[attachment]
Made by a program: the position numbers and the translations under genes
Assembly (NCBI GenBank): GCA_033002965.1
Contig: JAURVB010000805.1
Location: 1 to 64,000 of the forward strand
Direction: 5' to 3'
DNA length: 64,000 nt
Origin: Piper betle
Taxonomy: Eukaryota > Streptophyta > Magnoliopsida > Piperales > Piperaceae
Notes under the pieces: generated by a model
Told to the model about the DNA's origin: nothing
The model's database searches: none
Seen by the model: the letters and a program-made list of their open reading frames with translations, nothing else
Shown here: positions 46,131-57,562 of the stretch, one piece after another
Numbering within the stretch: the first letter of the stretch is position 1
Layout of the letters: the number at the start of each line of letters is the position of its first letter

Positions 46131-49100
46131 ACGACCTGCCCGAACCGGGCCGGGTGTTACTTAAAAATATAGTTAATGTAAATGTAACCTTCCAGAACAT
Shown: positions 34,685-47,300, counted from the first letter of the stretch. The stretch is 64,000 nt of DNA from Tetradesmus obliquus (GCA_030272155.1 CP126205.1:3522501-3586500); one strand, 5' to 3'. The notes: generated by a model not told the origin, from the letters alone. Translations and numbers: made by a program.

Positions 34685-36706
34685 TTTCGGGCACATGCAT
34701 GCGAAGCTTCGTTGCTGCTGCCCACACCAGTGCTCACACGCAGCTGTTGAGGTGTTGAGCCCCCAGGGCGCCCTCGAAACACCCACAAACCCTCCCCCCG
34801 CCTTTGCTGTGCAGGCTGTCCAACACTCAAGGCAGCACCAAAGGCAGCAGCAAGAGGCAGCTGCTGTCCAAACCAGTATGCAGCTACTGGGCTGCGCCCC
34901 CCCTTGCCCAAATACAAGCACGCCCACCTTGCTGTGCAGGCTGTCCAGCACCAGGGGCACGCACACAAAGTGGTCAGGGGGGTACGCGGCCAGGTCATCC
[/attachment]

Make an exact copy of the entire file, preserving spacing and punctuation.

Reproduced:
Made by a program: the position numbers and the translations under genes
Assembly (NCBI GenBank): GCA_033002965.1
Contig: JAURVB010000805.1
Location: 1 to 64,000 of the forward strand
Direction: 5' to 3'
DNA length: 64,000 nt
Origin: Piper betle
Taxonomy: Eukaryota > Streptophyta > Magnoliopsida > Piperales > Piperaceae
Notes under the pieces: generated by a model
Told to the model about the DNA's origin: nothing
The model's database searches: none
Seen by the model: the letters and a program-made list of their open reading frames with translations, nothing else
Shown here: positions 46,131-57,562 of the stretch, one piece after another
Numbering within the stretch: the first letter of the stretch is position 1
Layout of the letters: the number at the start of each line of letters is the position of its first letter

Positions 46131-49100
46131 ACGACCTGCCCGAACCGGGCCGGGTGTTACTTAAAAATATAGTTAATGTAAATGTAACCTTCCAGAACAT
Shown: positions 34,685-47,300, counted from the first letter of the stretch. The stretch is 64,000 nt of DNA from Tetradesmus obliquus (GCA_030272155.1 CP126205.1:3522501-3586500); one strand, 5' to 3'. The notes: generated by a model not told the origin, from the letters alone. Translations and numbers: made by a program.

Positions 34685-36706
34685 TTTCGGGCACATGCAT
34701 GCGAAGCTTCGTTGCTGCTGCCCACACCAGTGCTCACACGCAGCTGTTGAGGTGTTGAGCCCCCAGGGCGCCCTCGAAACACCCACAAACCCTCCCCCCG
34801 CCTTTGCTGTGCAGGCTGTCCAACACTCAAGGCAGCACCAAAGGCAGCAGCAAGAGGCAGCTGCTGTCCAAACCAGTATGCAGCTACTGGGCTGCGCCCC
34901 CCCTTGCCCAAATACAAGCACGCCCACCTTGCTGTGCAGGCTGTCCAGCACCAGGGGCACGCACACAAAGTGGTCAGGGGGGTACGCGGCCAGGTCATCC